Eight months ago, almost to the day, Mary* walked through the doors at the Literacy Council and asked for help. By the following week, she was meeting with one of our seasoned volunteer tutors every Tuesday.
Many people in our community may have wondered what they need to do to get help at the Literacy Council. The first step, and maybe the most difficult, is walking through the door and asking that question. We take care of it from there. We interview the student, ask them about their goals, administer an adult literacy test and work on finding the right tutor and right learning plan for them. The second step, also just as difficult, is showing up for every session. Being persistent is the key. That’s what Mary does. Every Tuesday I know she’s here because I hear Mary and her tutor, Aleta, laughing and learning in the Blue Room, just down the hall from me.
Mary’s goal on day one was to get her GED. And starting at a second grade reading level did not discourage her. Mary’s persistence has paid off. Eight months later (last week), she took the adult literacy test again. We were all thrilled to see her score: seventh grade reading level! Besides Mary, no one was more thrilled than Aleta! Congratulations to both. They did something wonderful together. Our volunteer tutors give the gift of their time and patience and are rewarded with success stories like Mary’s. What our tutors do is an amazing, selfless act that’s good for the student, our organization and the community.
We know there are many, many more people like Mary in our community that could really succeed with the help of a one-on-one tutoring. We also know there are many more people in the community who are being called to teach other adults to read. Everytime I hold a tutor training session at the Literacy Council I hear it. I said it myself when I took tutor training 12 years ago.
“Teaching someone to read is just something I’ve always wanted to do.”
And that’s all it really takes. The Literacy Council will hold a tutor training tomorrow, 2-4 p.m. November 15 at 563 W. Spring Street. If you’ve ever thought about teaching another adult to read, please call ahead at 419-223-0252 to register for the training. Or email me, Becky at firstname.lastname@example.org with questions.
To be a literacy tutor...
Other than awesome carry-in lunches, one of the things my coworkers do best is proofread. We do this all the time for each other. Because one of the worst things about writing (a grant, a press release, even this blog) is editing. And we never see our own mistakes. Grammar is one of those really tricky things. I mean why is “carry-in” hyphenated and “coworker” is not? English, in general, is pretty "flustrating." Sometimes it seems easier to just make it up. For inspiration, watch this funny TED Talk where lexicographer (dictionary writer), Erin McKean, says making words up keeps our language alive.
Even still, at the office, we need to sound educated, especially when we call ourselves educators! So we all need spell-check. But we also know it probably won’t catch a homophone like compliment/complement. My tip: I also use a really helpful tool for grammar checks called Grammarly. You basically add an extension to your browser and it watches what you type for grammar and spelling problems. Or you can just copy and paste right into the Grammarly website. If I type the the word “the” twice, the tool lets me know. I’d say that tool catches most of my writing flubs. But when it comes to content and context, my coworkers are still the best.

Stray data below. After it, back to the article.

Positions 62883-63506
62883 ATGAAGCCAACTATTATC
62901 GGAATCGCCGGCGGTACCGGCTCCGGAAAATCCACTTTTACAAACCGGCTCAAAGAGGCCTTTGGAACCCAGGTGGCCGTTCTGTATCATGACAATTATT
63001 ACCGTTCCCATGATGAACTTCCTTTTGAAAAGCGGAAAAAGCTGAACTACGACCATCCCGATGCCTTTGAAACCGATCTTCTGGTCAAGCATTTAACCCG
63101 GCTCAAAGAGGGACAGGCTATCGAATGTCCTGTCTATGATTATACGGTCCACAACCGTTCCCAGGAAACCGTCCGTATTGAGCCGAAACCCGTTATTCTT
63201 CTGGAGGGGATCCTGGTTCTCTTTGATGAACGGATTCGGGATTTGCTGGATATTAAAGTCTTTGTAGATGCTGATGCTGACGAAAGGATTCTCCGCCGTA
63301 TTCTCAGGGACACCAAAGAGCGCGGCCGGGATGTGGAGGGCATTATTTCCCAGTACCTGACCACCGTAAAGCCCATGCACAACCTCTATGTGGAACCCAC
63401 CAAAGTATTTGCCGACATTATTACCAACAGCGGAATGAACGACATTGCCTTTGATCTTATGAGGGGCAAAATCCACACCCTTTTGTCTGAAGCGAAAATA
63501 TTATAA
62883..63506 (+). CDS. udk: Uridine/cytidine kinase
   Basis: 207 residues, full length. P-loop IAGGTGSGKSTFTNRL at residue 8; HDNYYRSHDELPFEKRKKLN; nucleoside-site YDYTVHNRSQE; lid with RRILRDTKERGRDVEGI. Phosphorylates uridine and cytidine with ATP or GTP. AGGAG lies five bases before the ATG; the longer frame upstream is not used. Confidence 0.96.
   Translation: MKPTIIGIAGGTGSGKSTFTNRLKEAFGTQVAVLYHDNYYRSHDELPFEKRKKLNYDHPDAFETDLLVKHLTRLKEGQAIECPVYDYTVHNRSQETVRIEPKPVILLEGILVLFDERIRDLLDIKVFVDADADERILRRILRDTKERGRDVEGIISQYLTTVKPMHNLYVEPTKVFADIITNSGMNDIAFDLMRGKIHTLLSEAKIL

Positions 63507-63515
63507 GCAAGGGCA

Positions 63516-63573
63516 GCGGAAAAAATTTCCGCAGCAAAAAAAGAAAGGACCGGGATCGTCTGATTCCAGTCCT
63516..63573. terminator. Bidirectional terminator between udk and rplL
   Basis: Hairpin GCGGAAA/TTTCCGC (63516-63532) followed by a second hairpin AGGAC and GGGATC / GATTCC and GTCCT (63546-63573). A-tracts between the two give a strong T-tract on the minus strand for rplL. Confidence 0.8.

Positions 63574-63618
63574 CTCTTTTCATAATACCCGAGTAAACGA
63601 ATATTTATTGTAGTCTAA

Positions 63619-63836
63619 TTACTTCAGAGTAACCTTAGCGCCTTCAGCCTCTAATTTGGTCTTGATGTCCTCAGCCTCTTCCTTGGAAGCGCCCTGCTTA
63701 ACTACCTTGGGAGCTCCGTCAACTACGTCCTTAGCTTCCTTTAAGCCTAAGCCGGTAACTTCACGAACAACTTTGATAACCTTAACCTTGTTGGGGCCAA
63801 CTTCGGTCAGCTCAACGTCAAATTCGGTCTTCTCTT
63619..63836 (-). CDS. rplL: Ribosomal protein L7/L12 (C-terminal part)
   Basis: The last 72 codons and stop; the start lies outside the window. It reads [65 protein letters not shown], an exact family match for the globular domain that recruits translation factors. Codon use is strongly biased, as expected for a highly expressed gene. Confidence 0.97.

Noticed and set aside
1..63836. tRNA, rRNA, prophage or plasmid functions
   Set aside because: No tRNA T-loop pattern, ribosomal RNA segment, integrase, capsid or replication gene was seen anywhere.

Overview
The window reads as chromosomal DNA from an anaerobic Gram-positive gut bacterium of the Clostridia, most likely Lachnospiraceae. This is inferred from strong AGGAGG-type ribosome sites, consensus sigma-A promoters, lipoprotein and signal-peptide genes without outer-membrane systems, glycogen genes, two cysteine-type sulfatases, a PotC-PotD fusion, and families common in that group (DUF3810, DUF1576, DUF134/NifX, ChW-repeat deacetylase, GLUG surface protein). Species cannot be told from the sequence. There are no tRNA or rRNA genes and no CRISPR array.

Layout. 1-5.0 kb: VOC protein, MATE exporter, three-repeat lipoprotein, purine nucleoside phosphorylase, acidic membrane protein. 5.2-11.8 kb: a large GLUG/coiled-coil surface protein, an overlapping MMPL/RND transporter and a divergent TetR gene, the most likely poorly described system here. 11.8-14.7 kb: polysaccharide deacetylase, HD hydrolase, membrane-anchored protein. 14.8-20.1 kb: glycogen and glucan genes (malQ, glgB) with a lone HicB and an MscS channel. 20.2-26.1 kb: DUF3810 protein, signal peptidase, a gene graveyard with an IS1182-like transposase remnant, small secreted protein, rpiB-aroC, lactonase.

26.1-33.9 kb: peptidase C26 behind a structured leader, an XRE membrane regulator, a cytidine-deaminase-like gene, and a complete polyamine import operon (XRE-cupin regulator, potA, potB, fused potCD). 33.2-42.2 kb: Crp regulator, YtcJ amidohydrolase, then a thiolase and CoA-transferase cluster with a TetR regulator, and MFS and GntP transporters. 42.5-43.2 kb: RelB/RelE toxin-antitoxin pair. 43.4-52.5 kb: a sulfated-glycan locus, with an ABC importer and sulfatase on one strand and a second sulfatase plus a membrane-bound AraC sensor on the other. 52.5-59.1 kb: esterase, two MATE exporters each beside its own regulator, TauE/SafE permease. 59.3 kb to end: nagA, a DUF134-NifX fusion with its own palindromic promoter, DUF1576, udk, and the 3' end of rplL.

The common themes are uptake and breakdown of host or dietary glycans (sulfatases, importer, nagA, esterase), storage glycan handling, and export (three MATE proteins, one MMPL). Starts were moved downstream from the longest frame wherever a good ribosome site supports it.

But what about our English for Speakers of Other Languages (ESOL) students? I’ve heard our students say English is so difficult to learn. I’ve heard our tutors say it can be hard to teach. I believe them both. I’ve taught English and know the challenges. Idioms are one of the worst for ESOL students. For example, “By the skin of your teeth” is really gross when translated literally. At the Literacy Council, we do have some resources for teaching ESOL students. But we could always use more. One book that our newest volunteer tutor and board member, Nelly Smith, recommended is called Grammar Dimensions. And Nelly should know what works! English is not her first language, but she’s certified to teach English as a second language, is a private English tutor, speaks at least three languages and is hoping to pick up some Arabic from her new students at the Literacy Council. (Yes, we got lucky with her!) Nelly has her own copy of the book and workbook that she’s using with her students. We’d like to have a copy on our shelves too.
This is where you can help. People often ask the Literacy Council if we need books. YES, books make us happy! So we’ve started an Amazon wish list with the books and supplies that we feel would be most useful for our students and tutors. Check out our list here: Lima Literacy Amazon Wish List. If you already shop Amazon for Christmas gifts, household items, and electronics, consider adding a book from our wish list and donating it to us! As always we’re grateful for your support.